The present study is focused on this type of family, which should be considered as high risk. However, only 30% of these families harbour a pathogenic mutation.5–7 Therefore, the majority of the families currently referred to the DNA laboratory in cancer clinics throughout the world do not obtain any benefit from genetic testing. To reduce this proportion, a better understanding of the cancer phenotype associated with germline mutations in these genes is necessary.
Recently, some easy to use logistic regression models to calculate the pre-test probability that a family with a given cancer phenotype carries a BRCA mutation have been developed.9,12–14 In most cases, these models have been devised with high risk families commonly attending familial cancer clinics. They take into account both BRCA1 and BRCA2 mutation status (with the exception of the model of Couch et al,9 which is restricted to BRCA1), and make no assumption regarding prevalence or penetrance of these alleles in the target population. The performance of these models in an independent cohort of high risk families and their use in familial cancer clinics to reduce the number of BRCA negative families referred to the DNA laboratory have not been properly evaluated. Moreover, these models have been developed in very specific populations and the predictive variables they use are similar but not identical, so it is not clear whether they can be implemented in populations other than the one for which they were devised.
The aim of our study was, therefore, to test the performance of easy to use prior probability models to decrease the number of true negative families that are currently referred to the DNA laboratory.
FAMILIES AND METHODS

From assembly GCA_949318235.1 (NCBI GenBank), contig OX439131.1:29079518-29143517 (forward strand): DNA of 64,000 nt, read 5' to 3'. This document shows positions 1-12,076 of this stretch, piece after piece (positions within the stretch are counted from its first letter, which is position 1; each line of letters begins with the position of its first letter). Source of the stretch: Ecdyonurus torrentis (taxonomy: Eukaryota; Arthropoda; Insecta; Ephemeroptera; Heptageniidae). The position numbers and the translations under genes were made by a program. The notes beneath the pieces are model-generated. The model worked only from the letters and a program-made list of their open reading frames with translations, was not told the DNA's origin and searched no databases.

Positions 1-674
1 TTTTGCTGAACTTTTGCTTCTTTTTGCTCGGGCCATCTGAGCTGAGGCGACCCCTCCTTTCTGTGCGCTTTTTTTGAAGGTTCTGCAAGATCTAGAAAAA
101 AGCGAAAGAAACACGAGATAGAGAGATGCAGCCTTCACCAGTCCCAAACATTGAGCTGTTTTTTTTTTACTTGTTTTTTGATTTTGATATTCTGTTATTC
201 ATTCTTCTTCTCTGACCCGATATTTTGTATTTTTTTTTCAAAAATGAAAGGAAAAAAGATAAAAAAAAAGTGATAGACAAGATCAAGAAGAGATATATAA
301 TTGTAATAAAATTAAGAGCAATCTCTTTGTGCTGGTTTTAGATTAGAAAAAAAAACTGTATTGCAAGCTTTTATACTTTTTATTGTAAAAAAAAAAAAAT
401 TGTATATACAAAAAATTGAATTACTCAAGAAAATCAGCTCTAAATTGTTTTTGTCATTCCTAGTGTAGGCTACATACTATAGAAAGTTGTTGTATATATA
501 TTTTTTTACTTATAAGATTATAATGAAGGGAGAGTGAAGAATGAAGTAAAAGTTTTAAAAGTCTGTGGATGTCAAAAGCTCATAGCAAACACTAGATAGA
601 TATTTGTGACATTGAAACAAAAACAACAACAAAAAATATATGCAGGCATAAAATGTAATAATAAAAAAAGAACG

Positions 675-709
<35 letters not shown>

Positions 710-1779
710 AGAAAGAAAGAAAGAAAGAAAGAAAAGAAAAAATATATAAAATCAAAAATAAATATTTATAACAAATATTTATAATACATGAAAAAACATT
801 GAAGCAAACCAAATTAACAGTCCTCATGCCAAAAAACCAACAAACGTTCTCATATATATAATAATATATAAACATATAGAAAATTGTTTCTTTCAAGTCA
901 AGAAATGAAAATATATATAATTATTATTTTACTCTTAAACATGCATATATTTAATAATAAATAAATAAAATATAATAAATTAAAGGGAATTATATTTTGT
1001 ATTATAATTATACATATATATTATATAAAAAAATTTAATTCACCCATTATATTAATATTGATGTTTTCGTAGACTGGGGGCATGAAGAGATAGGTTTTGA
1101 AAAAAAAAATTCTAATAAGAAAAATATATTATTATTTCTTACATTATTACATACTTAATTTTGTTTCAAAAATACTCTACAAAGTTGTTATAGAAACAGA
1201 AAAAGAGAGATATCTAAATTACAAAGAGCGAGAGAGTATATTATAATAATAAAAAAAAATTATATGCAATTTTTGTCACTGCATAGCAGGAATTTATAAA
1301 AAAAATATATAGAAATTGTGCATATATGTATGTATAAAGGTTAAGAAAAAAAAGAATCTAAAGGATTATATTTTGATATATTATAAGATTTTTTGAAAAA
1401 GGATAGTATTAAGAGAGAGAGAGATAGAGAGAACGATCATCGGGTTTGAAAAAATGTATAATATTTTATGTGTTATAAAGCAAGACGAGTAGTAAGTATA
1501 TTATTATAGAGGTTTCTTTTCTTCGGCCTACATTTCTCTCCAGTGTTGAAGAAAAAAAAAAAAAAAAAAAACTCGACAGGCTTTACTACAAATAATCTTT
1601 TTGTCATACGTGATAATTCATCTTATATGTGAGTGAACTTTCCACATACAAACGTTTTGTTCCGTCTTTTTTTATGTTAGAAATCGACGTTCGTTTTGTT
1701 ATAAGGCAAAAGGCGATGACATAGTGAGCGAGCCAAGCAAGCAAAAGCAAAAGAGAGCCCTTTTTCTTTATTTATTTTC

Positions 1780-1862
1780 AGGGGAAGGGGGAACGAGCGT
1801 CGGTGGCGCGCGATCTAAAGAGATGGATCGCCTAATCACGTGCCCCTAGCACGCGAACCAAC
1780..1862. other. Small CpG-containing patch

We conducted this study in a clinic based cohort of 109 families. The Oncology and Genetics Departments of the Hospital de la Santa Creu i Sant Pau (Barcelona, Spain) and the Laboratory of Molecular Oncology, Department of Clinical Oncology, Hospital Clínico San Carlos (Madrid, Spain) submitted, respectively, 80 and 29 pedigrees and corresponding BRCA1 and BRCA2 results. These pedigrees had already been selected for complete BRCA gene sequencing on the basis of cancer family history information suggestive of an inherited breast and ovarian cancer predisposition (all pedigrees included at least three or more first or second degree relatives affected with breast or ovarian cancer in the same lineage). Pedigrees were constructed on the basis of an index case considered to have the highest probability of being a deleterious mutation carrier (generally the youngest affected subject available in each family). To construct pedigrees, patients were interviewed about their family history of cancer for information on cancer profiles and dates of diagnoses of all subjects, including first and second degree relatives of the index case. Characteristics of the study sample are summarised in table 1. Mutation analysis was performed in all index cases by either a combination of SSCP and PTT (Hospital de la Santa Creu i Sant Pau) or DGGE (Hospital Clínico San Carlos). In both cases, mutation screening protocols included all coding sequences and intron/exon boundaries.12,15,16 The probability of carrying a BRCA mutation was calculated in each pedigree according to the four logistic regression models tested in this study. The model developed at the Hospital Clínico San Carlos (HCSC model)12 considers as predictor variables the number of ovarian cancer cases in the family, mean age at diagnosis of breast cancer, and the presence/absence of concomitant breast and ovarian cancer in a single woman, bilateral breast cancer, and/or male breast cancer. The model of Peelen et al14 was developed at the Leiden University Medical Centre (LUMC model). In this case, the predictor variables are the number of ovarian cancer cases in the family, the number of breast cancer cases in the family, mean age at diagnosis of breast cancer, and the presence/absence of bilateral breast cancer. The model of Vahteristo et al13 was developed at the Helsinki University Central Hospital (HUCH model). The number of ovarian cancer cases in the family and the age of the youngest breast cancer patient in each family are the only predictor variables considered in this case. The model of Couch et al9 was developed at the University of Pennsylvania (U Penn model). Predictor factors included average age at breast cancer diagnosis in the family under than 55 years, ovarian cancer in the family (particularly in a subject with breast cancer), and Ashkenazi Jewish ancestry. Data concerning the predictor variables of each model were available in all 109 pedigrees included in this analysis. We also calculated the probability of founding mutations according to the model of Frank 2002.10 This is an empirical model which correlates prevalence of mutations in BRCA1 and BRCA2 with personal and family history of cancer. It is based on data from 10 000 subjects tested through Myriad Genetics. Probabilities according to the HCSC, LUMC, and HUCH models were calculated in a convenient Microsoft Excel format. In the case of the U Penn model, the probability for each possible permutation of the predictor variables has been previously calculated and tabulated9 and we used these tabulated data (non-Ashkenazi heritage subset) to assign a probability to every family in our study sample. In the case of the model of Frank 2002,10 we assigned a probability to each family according to the correlation found in 4716 non-Ashkenazi subjects (table 2).